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Old Time Trains


Canadian Pacific Railway

Trains 5-6 Toronto - Vancouver
and 9-10 Montreal - Sudbury

Douglas R. Phillips


Use of the trains changed constantly from the years 1950 to 1965, with every season being a little different,

No. 9 and No. 10 carried mail and express between Montreal and Sudbury to connect with trains for/from the west.
The Montreal mail car on No 9 went through to Sault St Marie and return. Later it was The Dominion that carried that traffic to Sudbury. It’s all too complicated to explain in simple words as the make up of trains changed with each change of time. At times 5-6 only ran between Winnipeg and Calgary and in some years ran only one way east of Winnipeg.

Until the late 1960’s passenger trains were restricted to 26 cars (with exceptions to a max 28) for air brake purposes. Once a train was around 22 cars the company policy was they would look to running a second section if additional traffic was on hand. One standard was if a train was broken into two or more sections the mail car was to go on the first section. Policy was not to break and run The Canadian in sections. Periodically when the train was more than 12 hours late it would run as an extra. If more than 24 hours late would run as a section of the train on the following day. The Canadian between 1955 and 1960 was restricted to a make up of 14 cars with one additional car in the two summer months. All overflow traffic was handled by The Dominion.

The trains that carried the mail and express would usually have a rider coach for the crew and local, passengers. These trains would also be used to handle deadhead coaches, sleepers and dining cars.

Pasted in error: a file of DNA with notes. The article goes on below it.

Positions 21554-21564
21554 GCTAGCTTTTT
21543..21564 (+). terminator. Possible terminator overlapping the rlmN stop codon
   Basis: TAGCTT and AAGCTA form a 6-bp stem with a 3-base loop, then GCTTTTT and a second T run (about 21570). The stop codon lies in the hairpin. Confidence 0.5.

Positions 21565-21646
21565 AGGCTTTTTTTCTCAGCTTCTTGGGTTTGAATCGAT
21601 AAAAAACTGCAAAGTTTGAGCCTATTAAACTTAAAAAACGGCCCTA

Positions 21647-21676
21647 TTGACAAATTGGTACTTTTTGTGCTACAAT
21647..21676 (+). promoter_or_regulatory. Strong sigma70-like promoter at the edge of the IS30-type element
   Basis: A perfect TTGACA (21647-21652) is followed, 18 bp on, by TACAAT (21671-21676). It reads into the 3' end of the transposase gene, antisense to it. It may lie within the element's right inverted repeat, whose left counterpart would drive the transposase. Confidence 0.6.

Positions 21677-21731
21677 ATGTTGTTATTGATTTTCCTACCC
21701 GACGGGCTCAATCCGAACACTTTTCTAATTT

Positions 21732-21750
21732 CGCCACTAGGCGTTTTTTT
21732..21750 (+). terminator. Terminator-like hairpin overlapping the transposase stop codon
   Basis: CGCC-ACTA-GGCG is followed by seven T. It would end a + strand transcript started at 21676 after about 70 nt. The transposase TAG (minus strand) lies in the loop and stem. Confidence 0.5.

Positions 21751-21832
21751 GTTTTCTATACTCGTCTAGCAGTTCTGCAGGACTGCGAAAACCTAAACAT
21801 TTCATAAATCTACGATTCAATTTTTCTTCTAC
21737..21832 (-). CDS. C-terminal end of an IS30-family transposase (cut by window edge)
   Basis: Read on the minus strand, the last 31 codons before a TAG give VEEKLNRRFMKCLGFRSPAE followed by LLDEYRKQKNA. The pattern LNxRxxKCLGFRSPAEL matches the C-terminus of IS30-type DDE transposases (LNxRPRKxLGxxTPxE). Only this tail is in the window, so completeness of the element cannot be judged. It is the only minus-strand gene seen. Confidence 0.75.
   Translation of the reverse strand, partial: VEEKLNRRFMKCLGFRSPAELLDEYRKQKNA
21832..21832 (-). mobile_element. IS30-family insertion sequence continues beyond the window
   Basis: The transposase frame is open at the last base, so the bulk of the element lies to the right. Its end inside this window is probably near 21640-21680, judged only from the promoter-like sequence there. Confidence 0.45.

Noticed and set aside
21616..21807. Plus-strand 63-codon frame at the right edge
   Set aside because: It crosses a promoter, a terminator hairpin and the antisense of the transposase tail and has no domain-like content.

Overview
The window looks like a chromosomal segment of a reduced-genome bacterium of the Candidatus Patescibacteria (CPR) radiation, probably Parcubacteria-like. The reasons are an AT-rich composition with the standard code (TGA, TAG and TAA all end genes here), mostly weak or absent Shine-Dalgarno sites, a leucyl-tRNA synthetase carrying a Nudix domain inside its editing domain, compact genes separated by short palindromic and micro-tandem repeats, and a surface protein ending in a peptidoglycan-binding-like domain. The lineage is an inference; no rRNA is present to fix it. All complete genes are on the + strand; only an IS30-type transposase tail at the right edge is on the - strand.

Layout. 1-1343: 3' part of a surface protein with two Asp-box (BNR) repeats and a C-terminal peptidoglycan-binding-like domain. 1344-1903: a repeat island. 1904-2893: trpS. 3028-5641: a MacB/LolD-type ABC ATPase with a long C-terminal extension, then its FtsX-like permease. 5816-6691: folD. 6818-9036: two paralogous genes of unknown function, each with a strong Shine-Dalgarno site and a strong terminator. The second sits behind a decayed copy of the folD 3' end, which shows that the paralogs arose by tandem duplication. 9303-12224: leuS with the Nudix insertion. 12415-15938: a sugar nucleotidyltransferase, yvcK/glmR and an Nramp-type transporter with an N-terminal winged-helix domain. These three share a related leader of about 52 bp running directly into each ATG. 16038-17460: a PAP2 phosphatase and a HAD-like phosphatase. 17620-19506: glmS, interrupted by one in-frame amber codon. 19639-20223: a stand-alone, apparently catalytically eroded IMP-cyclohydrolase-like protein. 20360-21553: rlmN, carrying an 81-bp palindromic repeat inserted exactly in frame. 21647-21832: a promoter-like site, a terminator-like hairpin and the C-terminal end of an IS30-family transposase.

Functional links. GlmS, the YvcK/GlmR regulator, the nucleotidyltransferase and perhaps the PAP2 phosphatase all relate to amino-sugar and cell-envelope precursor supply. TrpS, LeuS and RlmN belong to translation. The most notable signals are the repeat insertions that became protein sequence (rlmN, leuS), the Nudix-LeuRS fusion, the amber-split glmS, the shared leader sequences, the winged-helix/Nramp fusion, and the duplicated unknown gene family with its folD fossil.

“These trains were not required for passengers. They were operated for the purpose of handling express and mail traffic. Only one passenger day coach was carried on these trains which by 1959 was not required by the Passenger Department. The passenger revenue from these trains was considered negligible.

At this time it was considered that the mail traffic then being handled on trains 5-6 and 9-10 should be handled on the ‘Dominion’. It was felt this would increase the revenue position of the ‘Dominion’ by approximately $3 million per year. When seasonal traffic conditions permitted, express traffic, to the extent that it can be accommodated, was also handled on the ‘Dominion’, with other arrangements made to handle any overflow, a very possibly was in freight “piggyback” service. From a passenger standpoint, it was felt trains 5-6 and 9-10 could be eliminated entirely.”

September 27th ,1959 was the actual last day of operation for these trains 5 & 6 Toronto-Vancouver and 9 & 10 Montreal-Sudbury . The above is from official CPR documentation on requesting the train’s discontinuance dated April 20th 1959 for the fall change of timecard. The January notice would have been for temporary discontinuance or annulment until the summer season started again in April 1959 and would have been east of Winnipeg only. But these trains were on again April 26, 1959. Likely, if no or very little express traffic express was put on the Dominion and the other trains annulled that day.

The ‘Dominion’ ran as 3 & 4 Toronto Sudbury and 7 & 8 Montreal-Vancouver connecting with 3 & 4 at Sudbury. Overflow traffic would result in the trains running in more than one section to accommodate any of that extra traffic.

Then the big changes came to the ‘Dominion’ in the fall of 1960 when the sleepers and dining cars were removed for most of the route during the off seasons.

The purpose of the ‘Dominion’ after April 1955 was to handle overflow passenger traffic off the ‘Canadian’ as well as local passengers, military traffic and immigration traffic to allow the faster schedule for trains 1-2 and 11-12.

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